Upon completion of the searching portion of the exercise, students were given a short exit survey to gather basic demographic information, their satisfaction and comfort level with the exercise, and their use of library's resources. (See Appendix B). After completing the survey, the student received their gift card and was free to leave.
After the data gathered by the tracking software was saved by the researchers, all information from the subject's searching was purged and the computer set up for the next subject to use. The data gathered by the tracking software included the amount of time each subject spent on parts 1 and 2 of the exercises, the URLs used, and screen shots taken every minute during exercise. Although the software collected an abundance of data, the most useful information was observing how much time the student spent on the total exercise, the screen shots, URLs, and keystrokes. Data analysis focused on the basic search techniques used in finding scholarly articles.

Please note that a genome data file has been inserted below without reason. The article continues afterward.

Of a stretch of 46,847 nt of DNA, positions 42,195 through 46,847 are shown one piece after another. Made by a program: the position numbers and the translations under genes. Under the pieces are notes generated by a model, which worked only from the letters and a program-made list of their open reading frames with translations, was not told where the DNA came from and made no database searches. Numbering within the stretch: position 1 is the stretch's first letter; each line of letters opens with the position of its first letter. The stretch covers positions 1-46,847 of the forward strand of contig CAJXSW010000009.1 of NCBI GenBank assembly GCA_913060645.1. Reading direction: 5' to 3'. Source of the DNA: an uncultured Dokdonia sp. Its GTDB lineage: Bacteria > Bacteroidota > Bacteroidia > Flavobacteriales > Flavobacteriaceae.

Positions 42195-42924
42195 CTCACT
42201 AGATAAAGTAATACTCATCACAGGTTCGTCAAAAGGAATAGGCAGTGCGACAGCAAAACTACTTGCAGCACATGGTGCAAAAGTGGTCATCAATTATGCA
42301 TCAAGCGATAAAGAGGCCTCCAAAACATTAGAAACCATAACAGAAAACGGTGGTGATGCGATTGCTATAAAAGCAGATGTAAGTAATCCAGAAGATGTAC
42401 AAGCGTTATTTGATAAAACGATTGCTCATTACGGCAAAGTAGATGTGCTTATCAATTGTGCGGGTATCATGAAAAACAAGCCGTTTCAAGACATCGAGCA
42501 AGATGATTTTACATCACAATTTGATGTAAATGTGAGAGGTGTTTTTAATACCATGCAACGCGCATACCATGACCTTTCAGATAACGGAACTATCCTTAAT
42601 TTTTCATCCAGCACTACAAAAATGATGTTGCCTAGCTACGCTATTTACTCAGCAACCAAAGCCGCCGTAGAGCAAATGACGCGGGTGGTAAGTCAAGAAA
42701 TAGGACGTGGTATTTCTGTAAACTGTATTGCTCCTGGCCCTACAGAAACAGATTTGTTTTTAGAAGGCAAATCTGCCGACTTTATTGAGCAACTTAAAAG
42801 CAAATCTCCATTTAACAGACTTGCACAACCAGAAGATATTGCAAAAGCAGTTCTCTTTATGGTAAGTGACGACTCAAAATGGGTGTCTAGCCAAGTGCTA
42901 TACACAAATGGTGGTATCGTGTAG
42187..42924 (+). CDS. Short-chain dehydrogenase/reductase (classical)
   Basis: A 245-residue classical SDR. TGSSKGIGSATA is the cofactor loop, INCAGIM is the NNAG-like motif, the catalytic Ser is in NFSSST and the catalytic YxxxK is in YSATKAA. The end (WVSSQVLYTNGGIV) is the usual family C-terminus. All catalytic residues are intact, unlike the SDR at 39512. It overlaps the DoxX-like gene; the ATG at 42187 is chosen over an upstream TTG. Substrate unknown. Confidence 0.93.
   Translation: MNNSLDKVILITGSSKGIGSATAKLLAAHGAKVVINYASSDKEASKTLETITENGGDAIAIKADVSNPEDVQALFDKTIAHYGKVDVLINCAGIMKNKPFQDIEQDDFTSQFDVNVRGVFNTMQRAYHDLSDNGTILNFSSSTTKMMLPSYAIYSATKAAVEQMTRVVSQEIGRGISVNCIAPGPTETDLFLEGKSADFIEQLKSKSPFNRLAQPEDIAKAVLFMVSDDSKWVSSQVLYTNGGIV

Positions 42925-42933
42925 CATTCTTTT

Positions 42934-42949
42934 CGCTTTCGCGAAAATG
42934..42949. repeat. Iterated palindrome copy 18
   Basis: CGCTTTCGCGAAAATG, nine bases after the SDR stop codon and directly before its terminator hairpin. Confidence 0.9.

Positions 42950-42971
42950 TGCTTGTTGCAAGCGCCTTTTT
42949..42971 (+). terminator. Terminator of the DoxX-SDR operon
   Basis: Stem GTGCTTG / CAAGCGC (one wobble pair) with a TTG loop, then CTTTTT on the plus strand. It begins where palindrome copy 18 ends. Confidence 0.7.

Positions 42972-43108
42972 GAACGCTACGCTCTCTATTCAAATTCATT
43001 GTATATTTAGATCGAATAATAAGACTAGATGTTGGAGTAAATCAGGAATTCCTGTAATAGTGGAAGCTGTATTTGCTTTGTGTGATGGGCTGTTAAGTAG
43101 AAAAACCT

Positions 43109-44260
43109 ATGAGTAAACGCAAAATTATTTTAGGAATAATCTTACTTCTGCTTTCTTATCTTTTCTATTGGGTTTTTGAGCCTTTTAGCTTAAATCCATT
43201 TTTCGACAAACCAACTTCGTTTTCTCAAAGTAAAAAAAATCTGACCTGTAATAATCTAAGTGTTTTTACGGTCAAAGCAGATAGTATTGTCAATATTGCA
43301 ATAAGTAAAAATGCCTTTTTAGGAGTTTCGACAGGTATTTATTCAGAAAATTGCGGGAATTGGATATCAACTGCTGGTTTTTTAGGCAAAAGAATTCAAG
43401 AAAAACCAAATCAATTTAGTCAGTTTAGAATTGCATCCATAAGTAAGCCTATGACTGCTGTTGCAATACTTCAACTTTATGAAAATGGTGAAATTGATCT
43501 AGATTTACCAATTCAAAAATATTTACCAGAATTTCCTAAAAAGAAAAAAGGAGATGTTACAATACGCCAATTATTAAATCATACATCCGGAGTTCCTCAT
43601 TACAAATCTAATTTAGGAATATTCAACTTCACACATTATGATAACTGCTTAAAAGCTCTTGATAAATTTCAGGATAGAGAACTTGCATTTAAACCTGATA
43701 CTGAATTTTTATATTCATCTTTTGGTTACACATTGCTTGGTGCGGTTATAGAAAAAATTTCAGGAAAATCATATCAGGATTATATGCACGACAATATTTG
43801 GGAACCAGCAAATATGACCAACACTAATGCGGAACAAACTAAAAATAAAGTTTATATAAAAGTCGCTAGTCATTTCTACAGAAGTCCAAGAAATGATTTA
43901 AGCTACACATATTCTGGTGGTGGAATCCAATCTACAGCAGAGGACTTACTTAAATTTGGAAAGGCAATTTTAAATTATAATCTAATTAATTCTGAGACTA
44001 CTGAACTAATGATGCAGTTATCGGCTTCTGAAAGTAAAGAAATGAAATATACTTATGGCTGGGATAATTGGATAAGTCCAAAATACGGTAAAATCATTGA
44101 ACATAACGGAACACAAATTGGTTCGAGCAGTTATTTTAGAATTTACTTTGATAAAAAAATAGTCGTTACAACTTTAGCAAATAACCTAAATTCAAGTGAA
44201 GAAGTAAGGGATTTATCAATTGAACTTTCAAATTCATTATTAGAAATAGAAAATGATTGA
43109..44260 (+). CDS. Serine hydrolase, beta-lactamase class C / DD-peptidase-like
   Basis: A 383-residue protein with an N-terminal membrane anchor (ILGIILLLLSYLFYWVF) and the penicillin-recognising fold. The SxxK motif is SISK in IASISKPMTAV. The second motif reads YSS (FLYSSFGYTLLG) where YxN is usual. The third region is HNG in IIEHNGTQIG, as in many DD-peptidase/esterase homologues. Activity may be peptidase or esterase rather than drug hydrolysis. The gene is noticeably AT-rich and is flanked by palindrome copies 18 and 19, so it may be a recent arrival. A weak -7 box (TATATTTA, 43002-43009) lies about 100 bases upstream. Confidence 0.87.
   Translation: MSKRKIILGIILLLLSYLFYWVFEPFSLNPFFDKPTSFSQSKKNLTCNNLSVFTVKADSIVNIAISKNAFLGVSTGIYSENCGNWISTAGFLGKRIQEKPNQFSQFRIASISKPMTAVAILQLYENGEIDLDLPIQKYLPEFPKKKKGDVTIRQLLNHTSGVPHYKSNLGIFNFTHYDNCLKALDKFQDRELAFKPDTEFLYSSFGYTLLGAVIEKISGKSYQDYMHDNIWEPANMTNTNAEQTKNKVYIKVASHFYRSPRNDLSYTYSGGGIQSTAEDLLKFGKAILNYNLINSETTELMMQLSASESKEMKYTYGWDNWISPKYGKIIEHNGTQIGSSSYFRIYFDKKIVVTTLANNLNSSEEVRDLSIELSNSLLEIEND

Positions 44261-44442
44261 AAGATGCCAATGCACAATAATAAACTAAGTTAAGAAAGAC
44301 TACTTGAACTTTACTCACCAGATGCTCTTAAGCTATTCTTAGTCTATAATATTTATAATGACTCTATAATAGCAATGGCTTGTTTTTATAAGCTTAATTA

Sixty-nine students participated in the study, 46 international students and 23 US students. One US student did not complete the exercise, making the final number 68, with 46 international students (68 percent) and 22 US students (32 percent). Fifty (74 percent) of the students were undergraduates and 19 (26 percent) were graduate students. The undergraduates included 53 percent freshmen and 21 percent upperclassmen.